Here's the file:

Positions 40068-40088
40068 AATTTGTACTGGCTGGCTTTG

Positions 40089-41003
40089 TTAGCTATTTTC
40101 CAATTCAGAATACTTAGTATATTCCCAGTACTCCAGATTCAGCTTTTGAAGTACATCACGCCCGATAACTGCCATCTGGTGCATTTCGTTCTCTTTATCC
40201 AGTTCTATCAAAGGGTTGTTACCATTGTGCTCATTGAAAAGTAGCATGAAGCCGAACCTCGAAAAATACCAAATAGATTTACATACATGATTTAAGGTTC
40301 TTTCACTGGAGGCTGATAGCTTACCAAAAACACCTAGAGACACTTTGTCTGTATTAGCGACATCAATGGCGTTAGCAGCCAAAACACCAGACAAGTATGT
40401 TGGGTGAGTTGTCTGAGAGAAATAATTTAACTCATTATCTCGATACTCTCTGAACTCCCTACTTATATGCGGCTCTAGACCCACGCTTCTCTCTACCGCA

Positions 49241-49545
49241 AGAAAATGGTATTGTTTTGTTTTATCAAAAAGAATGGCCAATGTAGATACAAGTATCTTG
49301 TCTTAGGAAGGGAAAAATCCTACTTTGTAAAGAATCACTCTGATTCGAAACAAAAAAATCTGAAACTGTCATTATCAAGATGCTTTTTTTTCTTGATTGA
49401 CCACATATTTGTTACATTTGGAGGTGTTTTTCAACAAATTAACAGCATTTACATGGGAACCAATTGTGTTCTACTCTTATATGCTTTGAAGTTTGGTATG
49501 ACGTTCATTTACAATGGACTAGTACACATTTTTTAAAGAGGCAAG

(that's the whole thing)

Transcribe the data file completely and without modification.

Positions 40068-40088
40068 AATTTGTACTGGCTGGCTTTG

Positions 40089-41003
40089 TTAGCTATTTTC
40101 CAATTCAGAATACTTAGTATATTCCCAGTACTCCAGATTCAGCTTTTGAAGTACATCACGCCCGATAACTGCCATCTGGTGCATTTCGTTCTCTTTATCC
40201 AGTTCTATCAAAGGGTTGTTACCATTGTGCTCATTGAAAAGTAGCATGAAGCCGAACCTCGAAAAATACCAAATAGATTTACATACATGATTTAAGGTTC
40301 TTTCACTGGAGGCTGATAGCTTACCAAAAACACCTAGAGACACTTTGTCTGTATTAGCGACATCAATGGCGTTAGCAGCCAAAACACCAGACAAGTATGT
40401 TGGGTGAGTTGTCTGAGAGAAATAATTTAACTCATTATCTCGATACTCTCTGAACTCCCTACTTATATGCGGCTCTAGACCCACGCTTCTCTCTACCGCA

Positions 49241-49545
49241 AGAAAATGGTATTGTTTTGTTTTATCAAAAAGAATGGCCAATGTAGATACAAGTATCTTG
49301 TCTTAGGAAGGGAAAAATCCTACTTTGTAAAGAATCACTCTGATTCGAAACAAAAAAATCTGAAACTGTCATTATCAAGATGCTTTTTTTTCTTGATTGA
49401 CCACATATTTGTTACATTTGGAGGTGTTTTTCAACAAATTAACAGCATTTACATGGGAACCAATTGTGTTCTACTCTTATATGCTTTGAAGTTTGGTATG
49501 ACGTTCATTTACAATGGACTAGTACACATTTTTTAAAGAGGCAAG